"[differentiating] between seeing from the inside and seeing from the outside"). Directed by a wonderful guide with a calming voice, I was led through a snaky unlit corridor into a pitch black room and asked to sit down. After what seemed like a few minutes of staring into complete nothingness, my eyes adjusted to focus on a faint glow far off in the distance. Contemplative yet still unnerving, the experience allowed me to focus on how my eyes adjust to the environment around me.
The last work I experienced was Breathing Light (2013), an entire room. In fact, you need to line up in an external corridor, then wait in a corral area, and then ritualistically enter the temple to light that is the work. It's a Ganzfeld--the German term for "entire field"--where being inside the space deprives you of all clues as to any sense of direction or depth. In comparison to the other two immersive works, Breathing Light was extremely calming and peaceful. Having experienced an afternoon of Turrell, I was reminded that Alain de Botton commented in Art as Therapy that Turrell is a "choreographer of experience [we] might have" and not a recorder of an experiences he once had. And master choreographer he most certainly is.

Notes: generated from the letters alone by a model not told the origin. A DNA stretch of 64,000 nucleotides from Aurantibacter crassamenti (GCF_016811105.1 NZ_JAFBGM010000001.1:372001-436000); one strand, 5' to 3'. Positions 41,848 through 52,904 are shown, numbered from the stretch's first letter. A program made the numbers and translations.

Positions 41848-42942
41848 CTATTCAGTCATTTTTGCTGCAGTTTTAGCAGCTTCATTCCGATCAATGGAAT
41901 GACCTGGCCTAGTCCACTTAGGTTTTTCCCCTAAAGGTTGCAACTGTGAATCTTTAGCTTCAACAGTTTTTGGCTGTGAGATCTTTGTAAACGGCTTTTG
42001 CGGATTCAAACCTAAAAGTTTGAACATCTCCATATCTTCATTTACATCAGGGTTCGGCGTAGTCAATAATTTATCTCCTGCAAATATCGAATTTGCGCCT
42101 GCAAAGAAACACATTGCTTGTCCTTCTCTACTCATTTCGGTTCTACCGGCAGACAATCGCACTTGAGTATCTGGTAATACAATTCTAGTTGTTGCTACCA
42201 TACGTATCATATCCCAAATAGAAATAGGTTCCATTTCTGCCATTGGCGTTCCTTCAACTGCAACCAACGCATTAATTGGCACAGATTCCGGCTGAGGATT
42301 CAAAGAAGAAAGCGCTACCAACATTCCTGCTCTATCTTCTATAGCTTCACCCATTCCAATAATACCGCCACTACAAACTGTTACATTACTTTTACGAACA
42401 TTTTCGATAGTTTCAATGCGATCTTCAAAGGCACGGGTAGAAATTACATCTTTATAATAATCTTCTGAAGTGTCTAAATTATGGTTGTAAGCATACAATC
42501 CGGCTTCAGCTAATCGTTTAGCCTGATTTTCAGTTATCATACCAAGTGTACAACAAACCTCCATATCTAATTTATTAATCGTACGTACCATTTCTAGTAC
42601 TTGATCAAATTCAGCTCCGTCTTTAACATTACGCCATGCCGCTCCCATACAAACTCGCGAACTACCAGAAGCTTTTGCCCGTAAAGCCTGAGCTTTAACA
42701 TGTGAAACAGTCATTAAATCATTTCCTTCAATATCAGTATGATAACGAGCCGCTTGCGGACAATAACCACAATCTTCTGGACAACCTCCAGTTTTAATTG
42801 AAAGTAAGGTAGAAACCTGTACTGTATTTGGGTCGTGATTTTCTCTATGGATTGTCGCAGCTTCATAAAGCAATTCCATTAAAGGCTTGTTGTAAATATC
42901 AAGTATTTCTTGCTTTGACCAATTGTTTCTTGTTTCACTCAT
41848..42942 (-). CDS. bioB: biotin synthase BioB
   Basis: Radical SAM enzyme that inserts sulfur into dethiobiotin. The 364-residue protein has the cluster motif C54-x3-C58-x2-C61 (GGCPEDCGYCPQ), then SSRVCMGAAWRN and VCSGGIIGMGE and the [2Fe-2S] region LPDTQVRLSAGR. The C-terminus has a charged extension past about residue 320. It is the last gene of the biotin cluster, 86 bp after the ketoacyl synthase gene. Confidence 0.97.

All images (except Meeting) by Florian Holzherr, courtesy of LACMA
All works © James Turrell